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Title: A theoretical explanation of the effect of oxygen poisoning on industrial Haber-Bosch catalysts

Abstract

The Haber-Bosch process has been investigated extensively, however a low-temperature, low-pressure process remains elusive. As has been demonstrated many times, this stems in part from the difficulty of breaking the N-N triple bond. In this work, we highlight an additional reason for the lack of a low-temperature ammonia synthesis process: the effect of oxygen poisoning at low temperature. Using density functional theory (DFT), we have created a new model for the active site of industrial Haber-Bosch catalysts which explicitly includes the potassium promoter. Furthermore, we present a new micro-kinetic model for ammonia synthesis that includes the effect of oxygen poisoning due to trace water content in the input gas stream. Our model agrees well with previous experiments and shows that devising a strategy to avoid oxygen poisoning is crucial to creating a low-temperature Haber-Bosch process. Additionally, the model suggests that using a weaker-binding catalyst is one way to avoid oxygen poisoning if it is impractical to remove all water from the reactor.

Authors:
 [1];  [1];  [2]
  1. Stanford Univ., CA (United States)
  2. Stanford Univ., CA (United States); SLAC National Accelerator Lab., Menlo Park, CA (United States); Technical Univ. of Denmark, Lyngby (Denmark)
Publication Date:
Research Org.:
SLAC National Accelerator Lab., Menlo Park, CA (United States)
Sponsoring Org.:
USDOE Office of Science (SC), Basic Energy Sciences (BES) (SC-22); NSF Graduate Research Fellowships Program (GRFP)
OSTI Identifier:
1532512
Grant/Contract Number:  
AC02-76SF00515; DGE-1656518
Resource Type:
Accepted Manuscript
Journal Name:
Journal of Catalysis
Additional Journal Information:
Journal Volume: 372; Journal Issue: C; Journal ID: ISSN 0021-9517
Publisher:
Elsevier
Country of Publication:
United States
Language:
English
Subject:
08 HYDROGEN; 37 INORGANIC, ORGANIC, PHYSICAL, AND ANALYTICAL CHEMISTRY; Ammonia; Haber-Bosch; Alkali promotion; Kinetic modeling; Catalyst poisoning; Density functional theory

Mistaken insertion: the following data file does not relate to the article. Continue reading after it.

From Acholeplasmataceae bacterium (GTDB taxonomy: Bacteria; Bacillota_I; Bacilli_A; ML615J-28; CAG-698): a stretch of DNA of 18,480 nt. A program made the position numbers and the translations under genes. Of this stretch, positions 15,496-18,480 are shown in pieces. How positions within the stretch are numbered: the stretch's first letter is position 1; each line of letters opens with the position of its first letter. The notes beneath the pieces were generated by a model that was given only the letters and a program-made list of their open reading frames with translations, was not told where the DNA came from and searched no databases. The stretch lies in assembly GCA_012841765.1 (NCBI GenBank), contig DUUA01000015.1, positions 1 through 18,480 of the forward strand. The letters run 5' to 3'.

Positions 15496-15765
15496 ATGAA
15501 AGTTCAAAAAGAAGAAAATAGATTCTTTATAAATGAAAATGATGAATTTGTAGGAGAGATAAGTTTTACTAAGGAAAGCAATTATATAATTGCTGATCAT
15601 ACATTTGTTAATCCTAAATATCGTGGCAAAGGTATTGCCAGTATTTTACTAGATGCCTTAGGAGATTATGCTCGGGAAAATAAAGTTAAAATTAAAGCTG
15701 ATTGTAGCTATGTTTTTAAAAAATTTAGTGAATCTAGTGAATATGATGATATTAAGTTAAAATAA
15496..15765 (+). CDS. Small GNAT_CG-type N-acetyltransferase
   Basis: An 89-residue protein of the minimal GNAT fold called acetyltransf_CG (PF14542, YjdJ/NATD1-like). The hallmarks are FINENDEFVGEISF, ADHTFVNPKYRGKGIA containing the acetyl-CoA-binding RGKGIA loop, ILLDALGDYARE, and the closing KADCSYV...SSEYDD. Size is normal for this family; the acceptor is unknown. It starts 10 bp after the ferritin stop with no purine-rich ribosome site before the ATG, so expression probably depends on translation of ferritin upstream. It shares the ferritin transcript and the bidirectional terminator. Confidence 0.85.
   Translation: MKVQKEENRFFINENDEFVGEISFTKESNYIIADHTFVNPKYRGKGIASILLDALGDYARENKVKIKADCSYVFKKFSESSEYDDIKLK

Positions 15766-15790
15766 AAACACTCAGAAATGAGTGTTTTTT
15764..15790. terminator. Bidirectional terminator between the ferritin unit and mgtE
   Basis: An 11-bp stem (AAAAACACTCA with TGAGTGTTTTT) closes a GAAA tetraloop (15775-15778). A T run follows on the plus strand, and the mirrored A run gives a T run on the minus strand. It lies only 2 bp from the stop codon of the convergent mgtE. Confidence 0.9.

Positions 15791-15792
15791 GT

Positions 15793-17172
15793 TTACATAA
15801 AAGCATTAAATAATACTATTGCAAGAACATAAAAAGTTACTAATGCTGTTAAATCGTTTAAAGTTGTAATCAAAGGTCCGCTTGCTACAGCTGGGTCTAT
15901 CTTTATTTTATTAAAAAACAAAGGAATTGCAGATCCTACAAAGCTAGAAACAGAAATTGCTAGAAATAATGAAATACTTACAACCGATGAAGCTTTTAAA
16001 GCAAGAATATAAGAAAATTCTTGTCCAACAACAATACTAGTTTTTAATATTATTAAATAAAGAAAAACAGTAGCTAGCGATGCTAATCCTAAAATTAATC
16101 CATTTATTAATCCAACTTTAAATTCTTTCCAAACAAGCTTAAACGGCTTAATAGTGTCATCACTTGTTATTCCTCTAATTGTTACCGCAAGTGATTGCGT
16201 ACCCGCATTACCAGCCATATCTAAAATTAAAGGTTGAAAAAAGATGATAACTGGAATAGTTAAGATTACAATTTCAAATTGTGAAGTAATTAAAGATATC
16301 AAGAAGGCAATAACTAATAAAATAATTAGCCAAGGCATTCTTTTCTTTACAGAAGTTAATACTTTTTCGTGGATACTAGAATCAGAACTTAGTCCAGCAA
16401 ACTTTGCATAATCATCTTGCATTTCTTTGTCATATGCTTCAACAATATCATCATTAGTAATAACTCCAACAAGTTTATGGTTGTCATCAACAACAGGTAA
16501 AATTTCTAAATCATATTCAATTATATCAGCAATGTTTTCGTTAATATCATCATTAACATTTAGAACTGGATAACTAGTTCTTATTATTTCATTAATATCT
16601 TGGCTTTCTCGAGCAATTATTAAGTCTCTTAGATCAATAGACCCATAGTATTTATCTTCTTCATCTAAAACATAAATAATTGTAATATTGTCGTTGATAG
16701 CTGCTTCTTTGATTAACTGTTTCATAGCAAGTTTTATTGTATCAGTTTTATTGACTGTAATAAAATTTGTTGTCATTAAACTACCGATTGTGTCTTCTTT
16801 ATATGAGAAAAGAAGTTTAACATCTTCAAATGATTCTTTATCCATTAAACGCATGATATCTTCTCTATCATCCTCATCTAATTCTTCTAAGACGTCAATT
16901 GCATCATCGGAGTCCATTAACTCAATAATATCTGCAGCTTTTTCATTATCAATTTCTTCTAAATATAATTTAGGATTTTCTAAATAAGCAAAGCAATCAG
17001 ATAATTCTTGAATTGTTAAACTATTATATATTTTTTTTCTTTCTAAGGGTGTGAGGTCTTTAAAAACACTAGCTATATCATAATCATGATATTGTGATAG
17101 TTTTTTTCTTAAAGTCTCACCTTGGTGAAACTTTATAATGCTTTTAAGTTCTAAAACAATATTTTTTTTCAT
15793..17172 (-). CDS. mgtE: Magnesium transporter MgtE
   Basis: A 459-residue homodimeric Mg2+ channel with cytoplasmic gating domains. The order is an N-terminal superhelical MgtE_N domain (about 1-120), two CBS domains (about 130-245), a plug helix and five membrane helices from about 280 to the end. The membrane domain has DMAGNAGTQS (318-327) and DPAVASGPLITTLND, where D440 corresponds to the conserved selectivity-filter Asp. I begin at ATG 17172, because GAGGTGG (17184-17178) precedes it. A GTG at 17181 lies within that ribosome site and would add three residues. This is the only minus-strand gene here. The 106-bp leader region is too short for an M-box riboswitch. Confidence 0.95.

Citation Formats

Rohr, Brian A., Singh, Aayush R., and Nørskov, Jens K. A theoretical explanation of the effect of oxygen poisoning on industrial Haber-Bosch catalysts. United States: N. p., 2019. Web. doi:10.1016/j.jcat.2019.01.042.
Rohr, Brian A., Singh, Aayush R., & Nørskov, Jens K. A theoretical explanation of the effect of oxygen poisoning on industrial Haber-Bosch catalysts. United States. doi:10.1016/j.jcat.2019.01.042.
Rohr, Brian A., Singh, Aayush R., and Nørskov, Jens K. Wed . "A theoretical explanation of the effect of oxygen poisoning on industrial Haber-Bosch catalysts". United States. doi:10.1016/j.jcat.2019.01.042.
@article{osti_1532512,
title = {A theoretical explanation of the effect of oxygen poisoning on industrial Haber-Bosch catalysts},
author = {Rohr, Brian A. and Singh, Aayush R. and Nørskov, Jens K.},
abstractNote = {The Haber-Bosch process has been investigated extensively, however a low-temperature, low-pressure process remains elusive. As has been demonstrated many times, this stems in part from the difficulty of breaking the N-N triple bond. In this work, we highlight an additional reason for the lack of a low-temperature ammonia synthesis process: the effect of oxygen poisoning at low temperature. Using density functional theory (DFT), we have created a new model for the active site of industrial Haber-Bosch catalysts which explicitly includes the potassium promoter. Furthermore, we present a new micro-kinetic model for ammonia synthesis that includes the effect of oxygen poisoning due to trace water content in the input gas stream. Our model agrees well with previous experiments and shows that devising a strategy to avoid oxygen poisoning is crucial to creating a low-temperature Haber-Bosch process. Additionally, the model suggests that using a weaker-binding catalyst is one way to avoid oxygen poisoning if it is impractical to remove all water from the reactor.},
doi = {10.1016/j.jcat.2019.01.042},
journal = {Journal of Catalysis},
number = C,
volume = 372,
place = {United States},
year = {2019},
month = {2}
}

Journal Article:
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This content will become publicly available on February 27, 2020
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